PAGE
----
Students give presentations, win awards for projects at symposium

Daily Sundial

About 120 CSUN students participated in the 10th annual Student Research and Creative Works Symposium Nov. 11 in the University Student Union Grand Salon.

Mack Johnson, associate vice president for Graduate Studies, Research and International Programs, said 10 winners from the event are expected to go to the CSU Student Research Competition next April to compete with other California students.

The symposium is organized in the same format as the CSU Student Research Competition, where students make oral presentations to peers as well as to faculty judges and receive awards, according to Johnson. CSUN’s symposium had oral and poster presentations, said Hedy Carpenter, associate director of Graduate Programs for Graduate Studies, Research and International Programs.

Eighteen students won awards in the oral presentation category, and seven students working on five projects won awards in the poster presentation category.

This year, CSUN awarded $125 to first-place winners, $75 to second-place winners, and $50 to third-place winners, Carpenter said.

“It’s quite an honor,” said Peter Lee, graduate student in history, who won first place for his “Period Men, Manly Periodicals: Men Magazines in the 1950s.” “It is acknowledgement by both faculty and by fellow students of all these accomplishments.”

Robert Danes, director in Undergraduate Studies, said the symposium is a good opportunity for students to develop their ideas and presentations in front of general audiences.

“I think this is one of the best things we do at CSUN,” Danes said. “I spent a lot of my time dealing with students who have troubles in academic (grades), so it’s a great treat to see all these students’ wonderful works.”

“It makes (us) realize that everything is going well after all,” he added.

Delbert Moreno, graduate student in Chicano/a Studies, who won a first place in the College of Humanities for his “Parent Pioneers and Single Latina Mothers: A Community Based Study,” said participating in the symposium is a good opportunity for all students in terms of seeing other people’s works and building presentation skills.

“It’s a good learning experience,” he said.

Carpenter said the symposium is benefit for students, especially those who are planning to pursue a master’s degree or Ph.D.

Laura Beltz, graduate student in anthropology, who did oral presentation, said she thinks the symposium was a good practice for graduate students.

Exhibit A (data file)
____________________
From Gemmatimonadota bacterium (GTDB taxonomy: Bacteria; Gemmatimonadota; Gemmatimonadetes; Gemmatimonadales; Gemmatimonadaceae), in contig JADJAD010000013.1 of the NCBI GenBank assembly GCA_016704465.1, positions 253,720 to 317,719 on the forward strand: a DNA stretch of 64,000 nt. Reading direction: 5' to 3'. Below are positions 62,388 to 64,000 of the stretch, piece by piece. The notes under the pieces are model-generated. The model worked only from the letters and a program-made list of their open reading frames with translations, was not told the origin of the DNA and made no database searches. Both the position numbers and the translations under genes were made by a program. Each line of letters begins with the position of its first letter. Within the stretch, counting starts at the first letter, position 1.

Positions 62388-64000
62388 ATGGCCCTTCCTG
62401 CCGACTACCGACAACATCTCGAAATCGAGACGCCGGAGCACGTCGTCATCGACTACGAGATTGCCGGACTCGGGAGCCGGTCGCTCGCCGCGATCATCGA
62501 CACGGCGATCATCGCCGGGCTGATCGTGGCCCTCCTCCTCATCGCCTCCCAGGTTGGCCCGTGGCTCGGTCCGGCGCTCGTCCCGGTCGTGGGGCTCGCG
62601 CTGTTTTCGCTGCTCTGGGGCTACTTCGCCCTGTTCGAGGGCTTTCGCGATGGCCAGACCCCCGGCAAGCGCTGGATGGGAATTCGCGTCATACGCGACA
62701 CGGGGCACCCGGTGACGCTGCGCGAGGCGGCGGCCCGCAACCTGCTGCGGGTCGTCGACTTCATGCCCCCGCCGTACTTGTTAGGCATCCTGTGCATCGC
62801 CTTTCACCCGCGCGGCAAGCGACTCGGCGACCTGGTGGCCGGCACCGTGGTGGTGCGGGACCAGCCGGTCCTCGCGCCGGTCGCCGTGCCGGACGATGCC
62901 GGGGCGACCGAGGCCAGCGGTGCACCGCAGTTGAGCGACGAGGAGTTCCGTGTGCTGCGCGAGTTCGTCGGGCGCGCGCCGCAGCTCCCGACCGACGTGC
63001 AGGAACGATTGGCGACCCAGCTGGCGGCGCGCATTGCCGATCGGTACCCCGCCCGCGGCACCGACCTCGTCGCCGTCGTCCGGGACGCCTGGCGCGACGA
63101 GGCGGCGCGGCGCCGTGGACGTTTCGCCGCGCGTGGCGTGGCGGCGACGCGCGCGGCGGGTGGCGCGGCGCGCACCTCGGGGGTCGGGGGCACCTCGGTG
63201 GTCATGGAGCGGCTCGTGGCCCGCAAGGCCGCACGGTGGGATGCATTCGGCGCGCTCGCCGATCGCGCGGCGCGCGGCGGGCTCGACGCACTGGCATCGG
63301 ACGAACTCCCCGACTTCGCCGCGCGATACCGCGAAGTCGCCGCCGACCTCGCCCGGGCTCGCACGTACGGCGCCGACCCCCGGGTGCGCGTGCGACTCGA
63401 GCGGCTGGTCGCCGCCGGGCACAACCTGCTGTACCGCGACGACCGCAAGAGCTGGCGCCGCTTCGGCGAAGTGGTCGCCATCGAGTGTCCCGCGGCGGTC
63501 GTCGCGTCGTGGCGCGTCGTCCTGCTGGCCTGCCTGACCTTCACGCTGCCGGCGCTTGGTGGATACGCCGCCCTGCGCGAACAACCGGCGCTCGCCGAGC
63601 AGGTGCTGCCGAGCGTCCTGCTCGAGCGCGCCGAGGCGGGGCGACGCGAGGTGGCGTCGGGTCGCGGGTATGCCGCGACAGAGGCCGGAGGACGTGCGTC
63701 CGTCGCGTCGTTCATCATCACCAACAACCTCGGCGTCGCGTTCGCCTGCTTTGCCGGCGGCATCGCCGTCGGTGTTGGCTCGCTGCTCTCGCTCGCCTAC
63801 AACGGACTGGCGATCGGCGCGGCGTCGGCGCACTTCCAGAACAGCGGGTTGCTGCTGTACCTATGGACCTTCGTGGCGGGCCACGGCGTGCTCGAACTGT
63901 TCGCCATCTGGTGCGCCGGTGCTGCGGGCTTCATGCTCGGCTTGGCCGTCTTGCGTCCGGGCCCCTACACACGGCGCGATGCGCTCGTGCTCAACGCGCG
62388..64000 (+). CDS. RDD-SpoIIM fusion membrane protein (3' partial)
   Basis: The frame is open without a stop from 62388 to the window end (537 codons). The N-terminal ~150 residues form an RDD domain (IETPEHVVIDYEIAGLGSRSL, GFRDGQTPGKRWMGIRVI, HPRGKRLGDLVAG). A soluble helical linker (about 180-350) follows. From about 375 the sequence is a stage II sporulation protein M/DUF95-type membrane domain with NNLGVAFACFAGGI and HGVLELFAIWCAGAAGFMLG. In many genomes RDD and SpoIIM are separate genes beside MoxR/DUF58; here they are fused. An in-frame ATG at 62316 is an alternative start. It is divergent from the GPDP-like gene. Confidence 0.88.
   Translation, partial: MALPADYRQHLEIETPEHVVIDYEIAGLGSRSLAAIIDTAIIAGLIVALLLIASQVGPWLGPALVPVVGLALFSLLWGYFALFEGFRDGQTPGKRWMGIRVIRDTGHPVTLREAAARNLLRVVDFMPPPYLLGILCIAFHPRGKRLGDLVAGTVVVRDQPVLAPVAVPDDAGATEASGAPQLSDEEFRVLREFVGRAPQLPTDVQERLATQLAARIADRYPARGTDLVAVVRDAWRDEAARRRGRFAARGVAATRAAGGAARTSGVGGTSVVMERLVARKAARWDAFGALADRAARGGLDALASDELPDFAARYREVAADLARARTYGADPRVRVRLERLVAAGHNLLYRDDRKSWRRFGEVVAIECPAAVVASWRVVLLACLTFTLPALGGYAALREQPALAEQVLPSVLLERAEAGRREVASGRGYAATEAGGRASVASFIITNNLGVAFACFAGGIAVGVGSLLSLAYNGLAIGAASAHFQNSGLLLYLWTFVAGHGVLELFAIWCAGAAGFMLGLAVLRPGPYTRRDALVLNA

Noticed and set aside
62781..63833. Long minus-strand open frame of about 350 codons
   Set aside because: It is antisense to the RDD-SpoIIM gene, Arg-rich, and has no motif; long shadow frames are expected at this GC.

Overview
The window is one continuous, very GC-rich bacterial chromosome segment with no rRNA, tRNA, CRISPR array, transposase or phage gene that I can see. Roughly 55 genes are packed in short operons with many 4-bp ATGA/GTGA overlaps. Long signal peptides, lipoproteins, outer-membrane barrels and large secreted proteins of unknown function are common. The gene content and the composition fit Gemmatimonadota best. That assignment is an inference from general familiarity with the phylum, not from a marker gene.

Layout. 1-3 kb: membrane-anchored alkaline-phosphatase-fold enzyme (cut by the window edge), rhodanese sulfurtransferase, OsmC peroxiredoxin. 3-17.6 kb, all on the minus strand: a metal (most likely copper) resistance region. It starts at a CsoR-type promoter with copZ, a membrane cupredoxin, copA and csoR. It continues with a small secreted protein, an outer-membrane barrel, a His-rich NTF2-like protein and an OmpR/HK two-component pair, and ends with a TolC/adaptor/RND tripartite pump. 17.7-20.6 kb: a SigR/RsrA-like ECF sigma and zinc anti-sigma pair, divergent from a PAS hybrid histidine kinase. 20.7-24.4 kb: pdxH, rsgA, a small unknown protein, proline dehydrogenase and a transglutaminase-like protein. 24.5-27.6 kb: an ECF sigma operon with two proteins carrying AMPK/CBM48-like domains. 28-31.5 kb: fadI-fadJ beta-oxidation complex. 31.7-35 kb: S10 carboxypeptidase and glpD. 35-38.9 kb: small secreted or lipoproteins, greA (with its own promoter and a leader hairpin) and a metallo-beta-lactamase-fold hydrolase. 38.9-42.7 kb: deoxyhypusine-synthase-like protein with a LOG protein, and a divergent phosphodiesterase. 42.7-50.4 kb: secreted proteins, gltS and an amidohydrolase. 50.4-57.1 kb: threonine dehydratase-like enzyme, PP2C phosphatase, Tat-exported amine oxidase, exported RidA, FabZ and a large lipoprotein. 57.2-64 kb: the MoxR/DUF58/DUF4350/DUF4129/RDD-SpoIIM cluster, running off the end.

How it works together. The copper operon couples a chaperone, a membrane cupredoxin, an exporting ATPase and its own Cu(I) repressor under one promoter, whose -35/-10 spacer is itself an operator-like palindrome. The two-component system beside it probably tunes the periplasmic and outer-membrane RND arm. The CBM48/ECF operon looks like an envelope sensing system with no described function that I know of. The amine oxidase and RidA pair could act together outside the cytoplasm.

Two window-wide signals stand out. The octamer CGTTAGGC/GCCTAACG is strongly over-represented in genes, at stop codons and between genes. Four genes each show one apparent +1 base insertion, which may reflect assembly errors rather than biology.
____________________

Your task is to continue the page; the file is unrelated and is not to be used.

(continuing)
“Especially a lot of us who want to go on become professors need this practice. (We) need to be able to speak in academic situations,” she said.

According to Carpenter, because there is no separate undergraduate and graduate student division, student presentations are given in different phases.

Johnson said the quality of poster presentations are getting improved with each year.

“I think the level of participation and the knowledge of training these posters continue to increase year after year,” he said.

According to Johnson, 42 students participated in poster presentations this year, with each poster examined by three judges.

Danes said that as one of the poster judges, he looks to see how clear the presentation is.

Tovah Sands, educational psychology and counseling professor and judge for the poster presentation, said the judges have to look at all different criteria, such as the quality of the actual research, questions and results, significance of actual questions, and presentation.

“One of the things I look at the posters was the presenter’s ability to discuss the posters,” Sands said.

At the oral presentation competitions, each student was permitted to have a 10-minute presentation, and after that, the two to three faculty judges gave questions to the student about his/her work, according to Carpenter.

David Black, graduate health science major and oral presenter, said he felt good about the judges’ questions.

“That helps me increase my awareness of my own research,” Black said.

CSUN President Jolene Koester and Provost Harold Hellenbrand were on hand to address the symposium’s participants, both emphasizing the importance of student research.

Johnson said he thanked all the faculty mentors who helped students, because each student worked with a faculty mentor for his or her work.

Rene Fleischbein, graduate student in English, said her oral presentation went well because of her thesis adviser’s guidance.

Stephen Batham, graduate student who won second place for his “A Man for All Seasons: the Transplantation of American Racial Hierarchy and Social Structure to the Panama Canal” project, said he participated in the symposium last year but did not win an award.

“I think I learned a lot from doing it a second time,” Batham said. This year, he was able to focus on the particular things and incorporate materials into his presentation, Batham said.

“It’s finished, but it’s always under revision,” he said.

Aya Oikawa can be reached at